Unlike other sheet materials like cotton, trees like eucalyptus are not naturally soft. In order to be turned into sheets, they need to go through a lot of processing. Oftentimes, they get turned into wood chips that are separated into thin fibers, mixed with chemicals until they turn to a pulp, and then dissolved and run through an extrusion process until soft strands emerge.
Some of the chemicals used in this processing can be harmful to people and the planet. They’ve been linked to polluted waterways and coronary heart disease, leukemia, Parkinson’s, and stroke in factory workers.
As such, when shopping for any sort of wood fiber fabric, it’s important to choose one that was created using more sustainable, closed-loop processing. Lenzing, a fiber production company based in Austria, is the leader in this field. They make two TENCEL™ branded wood fiber options: modal and lyocell.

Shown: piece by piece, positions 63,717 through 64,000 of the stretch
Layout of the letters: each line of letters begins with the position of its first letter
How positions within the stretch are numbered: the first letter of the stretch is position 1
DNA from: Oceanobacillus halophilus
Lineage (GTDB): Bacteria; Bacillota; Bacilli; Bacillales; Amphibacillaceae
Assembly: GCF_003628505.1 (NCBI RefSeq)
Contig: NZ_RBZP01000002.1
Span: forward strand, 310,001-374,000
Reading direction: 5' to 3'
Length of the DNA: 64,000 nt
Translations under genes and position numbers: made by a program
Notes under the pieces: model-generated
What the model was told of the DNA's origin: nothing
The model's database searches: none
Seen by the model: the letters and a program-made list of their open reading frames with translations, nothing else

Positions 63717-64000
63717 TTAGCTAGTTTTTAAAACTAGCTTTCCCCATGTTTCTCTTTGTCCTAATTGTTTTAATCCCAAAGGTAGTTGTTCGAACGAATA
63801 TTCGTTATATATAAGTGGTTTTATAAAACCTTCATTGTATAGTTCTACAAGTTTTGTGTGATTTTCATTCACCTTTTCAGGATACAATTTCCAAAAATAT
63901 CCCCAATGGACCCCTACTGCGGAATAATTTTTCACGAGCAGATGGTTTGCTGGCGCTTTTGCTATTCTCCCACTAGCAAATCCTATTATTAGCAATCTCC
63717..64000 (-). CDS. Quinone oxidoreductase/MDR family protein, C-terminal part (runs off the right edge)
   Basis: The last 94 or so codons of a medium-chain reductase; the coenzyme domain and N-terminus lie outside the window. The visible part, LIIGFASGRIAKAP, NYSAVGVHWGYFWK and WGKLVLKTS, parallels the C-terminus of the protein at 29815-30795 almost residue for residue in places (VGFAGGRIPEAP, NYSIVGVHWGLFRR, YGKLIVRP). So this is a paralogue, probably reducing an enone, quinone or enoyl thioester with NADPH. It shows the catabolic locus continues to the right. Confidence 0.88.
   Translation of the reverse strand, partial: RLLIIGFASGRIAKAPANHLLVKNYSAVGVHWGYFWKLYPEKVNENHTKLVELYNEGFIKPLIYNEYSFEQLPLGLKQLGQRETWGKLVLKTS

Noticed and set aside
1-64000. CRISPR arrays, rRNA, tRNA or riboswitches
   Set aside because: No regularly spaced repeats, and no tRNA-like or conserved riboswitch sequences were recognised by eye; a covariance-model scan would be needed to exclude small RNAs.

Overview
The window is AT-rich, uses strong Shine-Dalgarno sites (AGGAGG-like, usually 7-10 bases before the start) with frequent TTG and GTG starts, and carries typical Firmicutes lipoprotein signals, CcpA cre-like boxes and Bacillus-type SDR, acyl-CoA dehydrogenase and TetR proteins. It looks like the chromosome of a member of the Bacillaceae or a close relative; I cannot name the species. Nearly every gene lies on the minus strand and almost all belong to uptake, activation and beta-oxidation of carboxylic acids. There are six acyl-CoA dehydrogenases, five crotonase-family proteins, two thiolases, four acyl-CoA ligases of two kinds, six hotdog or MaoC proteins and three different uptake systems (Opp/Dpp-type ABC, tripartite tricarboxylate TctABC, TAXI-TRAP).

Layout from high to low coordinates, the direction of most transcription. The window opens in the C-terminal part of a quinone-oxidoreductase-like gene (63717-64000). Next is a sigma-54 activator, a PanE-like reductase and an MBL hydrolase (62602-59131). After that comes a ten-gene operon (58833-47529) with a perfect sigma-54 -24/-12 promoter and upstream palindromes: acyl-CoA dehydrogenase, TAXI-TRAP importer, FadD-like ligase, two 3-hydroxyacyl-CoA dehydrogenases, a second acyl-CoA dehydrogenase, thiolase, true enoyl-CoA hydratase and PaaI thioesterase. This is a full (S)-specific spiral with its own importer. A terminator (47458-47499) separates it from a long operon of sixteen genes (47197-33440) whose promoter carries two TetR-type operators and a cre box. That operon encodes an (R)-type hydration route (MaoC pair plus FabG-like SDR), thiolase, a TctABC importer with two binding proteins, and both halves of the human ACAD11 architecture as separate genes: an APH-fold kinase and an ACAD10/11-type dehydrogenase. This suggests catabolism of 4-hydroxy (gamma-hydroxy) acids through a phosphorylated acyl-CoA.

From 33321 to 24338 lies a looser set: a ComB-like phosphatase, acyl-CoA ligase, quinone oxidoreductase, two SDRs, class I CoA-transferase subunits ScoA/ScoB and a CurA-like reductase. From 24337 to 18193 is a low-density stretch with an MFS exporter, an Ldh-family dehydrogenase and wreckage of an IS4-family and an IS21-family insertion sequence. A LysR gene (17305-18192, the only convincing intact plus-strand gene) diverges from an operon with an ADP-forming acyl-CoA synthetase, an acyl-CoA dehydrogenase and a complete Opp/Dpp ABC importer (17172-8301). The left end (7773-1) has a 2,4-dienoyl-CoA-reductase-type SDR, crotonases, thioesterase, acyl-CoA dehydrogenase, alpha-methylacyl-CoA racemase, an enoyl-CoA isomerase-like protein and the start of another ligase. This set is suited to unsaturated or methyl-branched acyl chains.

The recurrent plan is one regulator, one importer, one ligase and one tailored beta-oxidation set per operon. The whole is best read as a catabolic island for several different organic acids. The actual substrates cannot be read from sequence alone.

While both are created using closed-loop practices, lyocell tends to be the more sustainable option. The fiber is biodegradable, compostable, USDA-certified biobased, and made using a process that reuses about 99.9% of water and solvents, explains Lenzing’s U.S. Marketing & Branding Manager, Ericka G. Garcia.
Many eucalyptus sheets—especially the ones that are marketed as eco-friendly—are made from Lenzing. And while eucalyptus is one wood fiber used in the company’s yarns, it’s not the only one; meaning your “eucalyptus” sheets are more likely a blend of eucalyptus, beech, birch, and other wood pulps.
“Eucalyptus is one of the wood sources used, but it’s not the entire wood source,” Garcia clarifies on a call with mbg. “People like it because it sounds very pretty…but it’s actually not a fiber content that you can label your product with per the FTC.”
Lenzing sources all of its wood from PEFC and FSC forests that are certified not endangered, so you can still feel good about their sheets—but just know that it’s not only eucalyptus you’re sleeping on, and brands should be more transparent about that.